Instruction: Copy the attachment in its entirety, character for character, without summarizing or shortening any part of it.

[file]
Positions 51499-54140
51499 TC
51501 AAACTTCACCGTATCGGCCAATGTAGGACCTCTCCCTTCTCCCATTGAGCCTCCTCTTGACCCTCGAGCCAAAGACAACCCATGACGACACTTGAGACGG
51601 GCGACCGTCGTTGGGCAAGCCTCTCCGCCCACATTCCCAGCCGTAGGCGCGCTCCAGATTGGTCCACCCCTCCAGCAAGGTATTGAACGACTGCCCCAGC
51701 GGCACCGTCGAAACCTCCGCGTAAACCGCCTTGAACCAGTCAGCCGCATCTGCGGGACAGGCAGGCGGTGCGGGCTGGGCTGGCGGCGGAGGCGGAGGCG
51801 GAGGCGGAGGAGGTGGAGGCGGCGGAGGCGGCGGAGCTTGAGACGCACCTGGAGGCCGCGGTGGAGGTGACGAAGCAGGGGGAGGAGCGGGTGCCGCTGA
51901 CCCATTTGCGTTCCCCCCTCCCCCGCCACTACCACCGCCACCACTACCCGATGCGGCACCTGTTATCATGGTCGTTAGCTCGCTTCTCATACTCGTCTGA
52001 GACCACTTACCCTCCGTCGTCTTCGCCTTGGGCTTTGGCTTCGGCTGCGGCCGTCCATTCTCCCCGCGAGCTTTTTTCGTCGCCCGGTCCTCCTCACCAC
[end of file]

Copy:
Positions 51499-54140
51499 TC
51501 AAACTTCACCGTATCGGCCAATGTAGGACCTCTCCCTTCTCCCATTGAGCCTCCTCTTGACCCTCGAGCCAAAGACAACCCATGACGACACTTGAGACGG
51601 GCGACCGTCGTTGGGCAAGCCTCTCCGCCCACATTCCCAGCCGTAGGCGCGCTCCAGATTGGTCCACCCCTCCAGCAAGGTATTGAACGACTGCCCCAGC
51701 GGCACCGTCGAAACCTCCGCGTAAACCGCCTTGAACCAGTCAGCCGCATCTGCGGGACAGGCAGGCGGTGCGGGCTGGGCTGGCGGCGGAGGCGGAGGCG
51801 GAGGCGGAGGAGGTGGAGGCGGCGGAGGCGGCGGAGCTTGAGACGCACCTGGAGGCCGCGGTGGAGGTGACGAAGCAGGGGGAGGAGCGGGTGCCGCTGA
51901 CCCATTTGCGTTCCCCCCTCCCCCGCCACTACCACCGCCACCACTACCCGATGCGGCACCTGTTATCATGGTCGTTAGCTCGCTTCTCATACTCGTCTGA
52001 GACCACTTACCCTCCGTCGTCTTCGCCTTGGGCTTTGGCTTCGGCTGCGGCCGTCCATTCTCCCCGCGAGCTTTTTTCGTCGCCCGGTCCTCCTCACCAC